exclusive of conscience and our condition, lays us under an absolute
necessity of it. We cannot gain any end whatever without being
confined to the proper means, which is often the most painful and
uneasy confinement. And in numberless instances a present appetite
cannot be gratified without such apparent and immediate ruin and
misery that the most dissolute man in the world chooses to forego
the pleasure rather than endure the pain.

Is the meaning, then, to indulge those regards to our fellow-
creatures, and submit to those restraints which upon the whole are
attended with more satisfaction than uneasiness, and get over only
those which bring more uneasiness and inconvenience than
satisfaction? "Doubtless this was our meaning." You have changed
sides then. Keep to this; be consistent with yourselves, and you
and the men of virtue are IN GENERAL perfectly agreed. But let us
take care and avoid mistakes. Let it not be taken for granted that
the temper of envy, rage, resentment, yields greater delight than
meekness, forgiveness, compassion, and good-will; especially when it
is acknowledged that rage, envy, resentment, are in themselves mere
misery; and that satisfaction arising from the indulgence of them is
little more than relief from that misery; whereas the temper of
compassion and benevolence is itself delightful; and the indulgence
of it, by doing good, affords new positive delight and enjoyment.
Let it not be taken for granted that the satisfaction arising from
the reputation of riches and power, however obtained, and from the
respect paid to them, is greater than the satisfaction arising from
the reputation of justice, honesty, charity, and the esteem which is
universally acknowledged to be their due. And if it be doubtful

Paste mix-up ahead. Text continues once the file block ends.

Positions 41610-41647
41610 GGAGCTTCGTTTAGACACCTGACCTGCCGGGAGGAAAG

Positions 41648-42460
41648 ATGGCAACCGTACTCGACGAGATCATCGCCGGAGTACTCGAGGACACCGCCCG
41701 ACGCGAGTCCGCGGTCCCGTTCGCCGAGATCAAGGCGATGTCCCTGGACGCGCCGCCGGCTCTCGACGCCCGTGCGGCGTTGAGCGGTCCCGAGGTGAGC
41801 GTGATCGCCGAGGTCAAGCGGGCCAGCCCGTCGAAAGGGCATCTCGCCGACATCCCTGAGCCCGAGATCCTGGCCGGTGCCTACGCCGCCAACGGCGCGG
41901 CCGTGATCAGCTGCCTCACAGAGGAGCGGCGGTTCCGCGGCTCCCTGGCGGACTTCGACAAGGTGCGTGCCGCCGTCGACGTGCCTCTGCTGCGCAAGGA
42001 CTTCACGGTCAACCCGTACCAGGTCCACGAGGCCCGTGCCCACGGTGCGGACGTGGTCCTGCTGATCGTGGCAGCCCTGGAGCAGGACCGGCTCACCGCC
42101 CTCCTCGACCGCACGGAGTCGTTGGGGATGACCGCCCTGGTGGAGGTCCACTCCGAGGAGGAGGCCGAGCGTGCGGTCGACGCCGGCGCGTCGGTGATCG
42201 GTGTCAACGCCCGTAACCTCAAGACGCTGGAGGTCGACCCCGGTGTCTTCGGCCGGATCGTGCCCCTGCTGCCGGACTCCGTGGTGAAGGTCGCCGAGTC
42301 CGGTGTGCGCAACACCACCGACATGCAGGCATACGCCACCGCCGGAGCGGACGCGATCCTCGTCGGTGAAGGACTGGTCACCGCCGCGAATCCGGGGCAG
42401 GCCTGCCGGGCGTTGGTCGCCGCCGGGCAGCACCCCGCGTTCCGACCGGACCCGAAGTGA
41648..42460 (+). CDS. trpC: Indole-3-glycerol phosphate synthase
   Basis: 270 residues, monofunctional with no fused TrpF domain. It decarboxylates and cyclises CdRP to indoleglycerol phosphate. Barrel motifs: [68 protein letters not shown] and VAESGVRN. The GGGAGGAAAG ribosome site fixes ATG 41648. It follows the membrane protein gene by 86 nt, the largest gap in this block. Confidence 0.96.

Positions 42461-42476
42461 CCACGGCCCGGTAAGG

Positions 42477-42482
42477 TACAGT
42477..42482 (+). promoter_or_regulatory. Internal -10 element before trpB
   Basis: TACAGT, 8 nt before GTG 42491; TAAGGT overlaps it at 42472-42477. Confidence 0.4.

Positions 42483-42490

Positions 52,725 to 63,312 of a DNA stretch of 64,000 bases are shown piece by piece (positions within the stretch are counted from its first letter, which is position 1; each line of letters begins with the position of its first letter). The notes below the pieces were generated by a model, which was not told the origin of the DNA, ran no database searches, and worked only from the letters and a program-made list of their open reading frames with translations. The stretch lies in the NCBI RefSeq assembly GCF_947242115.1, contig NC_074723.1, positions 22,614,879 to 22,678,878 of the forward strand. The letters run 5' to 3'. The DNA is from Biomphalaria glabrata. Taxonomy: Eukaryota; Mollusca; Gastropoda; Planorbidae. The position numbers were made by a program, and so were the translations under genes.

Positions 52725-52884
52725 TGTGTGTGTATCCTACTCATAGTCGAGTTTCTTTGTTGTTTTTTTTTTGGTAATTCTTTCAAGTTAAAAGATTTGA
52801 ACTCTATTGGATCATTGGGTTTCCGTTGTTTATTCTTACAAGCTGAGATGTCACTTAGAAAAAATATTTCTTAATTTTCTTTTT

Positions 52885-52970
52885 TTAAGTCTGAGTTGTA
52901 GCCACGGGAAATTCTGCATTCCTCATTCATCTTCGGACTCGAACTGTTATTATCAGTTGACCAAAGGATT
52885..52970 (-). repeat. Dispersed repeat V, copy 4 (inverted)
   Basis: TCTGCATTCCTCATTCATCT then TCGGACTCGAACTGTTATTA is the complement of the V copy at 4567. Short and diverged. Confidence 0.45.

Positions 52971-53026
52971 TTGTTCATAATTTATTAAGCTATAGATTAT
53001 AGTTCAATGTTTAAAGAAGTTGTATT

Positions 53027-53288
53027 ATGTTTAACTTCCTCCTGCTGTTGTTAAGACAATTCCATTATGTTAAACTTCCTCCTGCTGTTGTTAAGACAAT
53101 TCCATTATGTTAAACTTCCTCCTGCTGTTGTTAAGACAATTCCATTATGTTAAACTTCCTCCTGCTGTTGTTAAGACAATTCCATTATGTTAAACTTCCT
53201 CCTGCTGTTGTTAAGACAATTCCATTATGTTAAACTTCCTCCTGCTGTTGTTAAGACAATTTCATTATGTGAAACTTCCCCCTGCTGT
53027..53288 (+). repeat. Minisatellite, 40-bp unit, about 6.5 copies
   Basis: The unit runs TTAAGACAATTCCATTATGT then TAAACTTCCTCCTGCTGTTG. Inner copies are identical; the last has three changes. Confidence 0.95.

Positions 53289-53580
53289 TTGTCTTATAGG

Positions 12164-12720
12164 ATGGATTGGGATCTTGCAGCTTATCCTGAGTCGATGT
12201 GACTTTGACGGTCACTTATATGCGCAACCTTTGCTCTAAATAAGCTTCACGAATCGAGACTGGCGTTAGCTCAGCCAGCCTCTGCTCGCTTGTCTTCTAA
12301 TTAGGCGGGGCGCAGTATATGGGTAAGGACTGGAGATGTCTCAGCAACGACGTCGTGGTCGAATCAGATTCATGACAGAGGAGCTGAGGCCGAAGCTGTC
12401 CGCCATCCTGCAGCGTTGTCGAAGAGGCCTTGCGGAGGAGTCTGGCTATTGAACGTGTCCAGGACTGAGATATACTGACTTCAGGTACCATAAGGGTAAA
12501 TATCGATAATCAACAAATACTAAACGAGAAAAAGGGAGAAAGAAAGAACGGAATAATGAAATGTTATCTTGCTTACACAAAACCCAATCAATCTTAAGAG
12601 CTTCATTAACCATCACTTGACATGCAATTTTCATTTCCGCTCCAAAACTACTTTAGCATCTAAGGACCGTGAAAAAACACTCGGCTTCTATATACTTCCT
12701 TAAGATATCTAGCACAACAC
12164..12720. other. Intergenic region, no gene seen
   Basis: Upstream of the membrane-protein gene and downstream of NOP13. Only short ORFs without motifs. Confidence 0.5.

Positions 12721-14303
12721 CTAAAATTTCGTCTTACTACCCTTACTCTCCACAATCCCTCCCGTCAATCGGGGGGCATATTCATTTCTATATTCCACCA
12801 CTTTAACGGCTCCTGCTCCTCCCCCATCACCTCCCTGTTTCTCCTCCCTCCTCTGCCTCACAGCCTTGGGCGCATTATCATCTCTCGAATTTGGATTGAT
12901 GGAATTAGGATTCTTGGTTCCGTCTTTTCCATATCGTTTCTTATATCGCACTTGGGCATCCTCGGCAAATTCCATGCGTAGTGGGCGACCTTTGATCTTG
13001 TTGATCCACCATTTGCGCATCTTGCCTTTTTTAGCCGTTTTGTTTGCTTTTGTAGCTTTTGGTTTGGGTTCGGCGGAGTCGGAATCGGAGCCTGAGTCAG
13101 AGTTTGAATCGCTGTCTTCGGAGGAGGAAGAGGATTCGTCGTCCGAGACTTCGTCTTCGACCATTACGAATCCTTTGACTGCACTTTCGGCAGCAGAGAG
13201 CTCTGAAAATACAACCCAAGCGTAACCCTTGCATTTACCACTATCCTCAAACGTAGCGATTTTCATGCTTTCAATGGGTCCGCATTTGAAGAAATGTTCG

which of these satisfactions is the greatest, as there are persons
who think neither of them very considerable, yet there can be no
doubt concerning ambition and covetousness, virtue and a good mind,
considered in themselves, and as leading to different courses of
life; there can, I say, be no doubt, which temper and which course
is attended with most peace and tranquillity of mind, which with
most perplexity, vexation, and inconvenience. And both the virtues
and vices which have been now mentioned, do in a manner equally
imply in them regards of one kind or another to our fellow-
creatures. And with respect to restraint and confinement, whoever
will consider the restraints from fear and shame, the dissimulation,
mean arts of concealment, servile compliances, one or other of which
belong to almost every course of vice, will soon be convinced that
the man of virtue is by no means upon a disadvantage in this
respect. How many instances are there in which men feel and own and
cry aloud under the chains of vice with which they are enthralled,
and which yet they will not shake off! How many instances, in which
persons manifestly go through more pains and self-denial to gratify
a vicious passion, than would have been necessary to the conquest of
it! To this is to be added, that when virtue is become habitual,
when the temper of it is acquired, what was before confinement
ceases to be so by becoming choice and delight. Whatever restraint
and guard upon ourselves may be needful to unlearn any unnatural
distortion or odd gesture, yet in all propriety of speech, natural
behaviour must be the most easy and unrestrained. It is manifest
that, in the common course of life, there is seldom any
inconsistency between our duty and what is CALLED interest: it is
much seldomer that there is an inconsistency between duty and what
is really our present interest; meaning by interest, happiness and
satisfaction. Self-love, then, though confined to the interest of
the present world, does in general perfectly coincide with virtue,
and leads us to one and the same course of life. But, whatever
exceptions there are to this, which are much fewer than they are